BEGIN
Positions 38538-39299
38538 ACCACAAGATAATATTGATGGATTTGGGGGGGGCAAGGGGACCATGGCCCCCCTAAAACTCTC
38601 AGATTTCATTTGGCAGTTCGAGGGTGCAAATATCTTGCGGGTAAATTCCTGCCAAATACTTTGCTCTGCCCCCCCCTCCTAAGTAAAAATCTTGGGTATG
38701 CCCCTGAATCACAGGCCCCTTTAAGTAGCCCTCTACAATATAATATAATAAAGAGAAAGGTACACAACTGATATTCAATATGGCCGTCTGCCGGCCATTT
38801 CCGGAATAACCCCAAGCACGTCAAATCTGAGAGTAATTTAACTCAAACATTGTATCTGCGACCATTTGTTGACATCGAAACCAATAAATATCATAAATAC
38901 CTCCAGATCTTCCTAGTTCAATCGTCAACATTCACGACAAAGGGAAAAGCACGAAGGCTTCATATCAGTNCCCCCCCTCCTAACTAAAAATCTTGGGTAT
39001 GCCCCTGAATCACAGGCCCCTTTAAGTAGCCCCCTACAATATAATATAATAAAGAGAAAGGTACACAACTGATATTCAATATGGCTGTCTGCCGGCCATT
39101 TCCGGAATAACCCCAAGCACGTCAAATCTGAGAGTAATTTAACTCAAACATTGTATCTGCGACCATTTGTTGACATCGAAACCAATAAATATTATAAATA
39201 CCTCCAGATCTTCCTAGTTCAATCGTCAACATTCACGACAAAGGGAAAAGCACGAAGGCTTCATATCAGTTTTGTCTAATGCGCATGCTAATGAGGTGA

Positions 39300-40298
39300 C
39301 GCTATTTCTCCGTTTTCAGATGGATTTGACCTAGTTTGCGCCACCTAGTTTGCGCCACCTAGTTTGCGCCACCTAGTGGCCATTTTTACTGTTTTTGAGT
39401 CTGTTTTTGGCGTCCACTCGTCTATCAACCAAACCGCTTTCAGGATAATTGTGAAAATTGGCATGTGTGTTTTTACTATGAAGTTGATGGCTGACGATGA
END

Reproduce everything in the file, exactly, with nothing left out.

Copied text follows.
Positions 38538-39299
38538 ACCACAAGATAATATTGATGGATTTGGGGGGGGCAAGGGGACCATGGCCCCCCTAAAACTCTC
38601 AGATTTCATTTGGCAGTTCGAGGGTGCAAATATCTTGCGGGTAAATTCCTGCCAAATACTTTGCTCTGCCCCCCCCTCCTAAGTAAAAATCTTGGGTATG
38701 CCCCTGAATCACAGGCCCCTTTAAGTAGCCCTCTACAATATAATATAATAAAGAGAAAGGTACACAACTGATATTCAATATGGCCGTCTGCCGGCCATTT
38801 CCGGAATAACCCCAAGCACGTCAAATCTGAGAGTAATTTAACTCAAACATTGTATCTGCGACCATTTGTTGACATCGAAACCAATAAATATCATAAATAC
38901 CTCCAGATCTTCCTAGTTCAATCGTCAACATTCACGACAAAGGGAAAAGCACGAAGGCTTCATATCAGTNCCCCCCCTCCTAACTAAAAATCTTGGGTAT
39001 GCCCCTGAATCACAGGCCCCTTTAAGTAGCCCCCTACAATATAATATAATAAAGAGAAAGGTACACAACTGATATTCAATATGGCTGTCTGCCGGCCATT
39101 TCCGGAATAACCCCAAGCACGTCAAATCTGAGAGTAATTTAACTCAAACATTGTATCTGCGACCATTTGTTGACATCGAAACCAATAAATATTATAAATA
39201 CCTCCAGATCTTCCTAGTTCAATCGTCAACATTCACGACAAAGGGAAAAGCACGAAGGCTTCATATCAGTTTTGTCTAATGCGCATGCTAATGAGGTGA

Positions 39300-40298
39300 C
39301 GCTATTTCTCCGTTTTCAGATGGATTTGACCTAGTTTGCGCCACCTAGTTTGCGCCACCTAGTTTGCGCCACCTAGTGGCCATTTTTACTGTTTTTGAGT
39401 CTGTTTTTGGCGTCCACTCGTCTATCAACCAAACCGCTTTCAGGATAATTGTGAAAATTGGCATGTGTGTTTTTACTATGAAGTTGATGGCTGACGATGA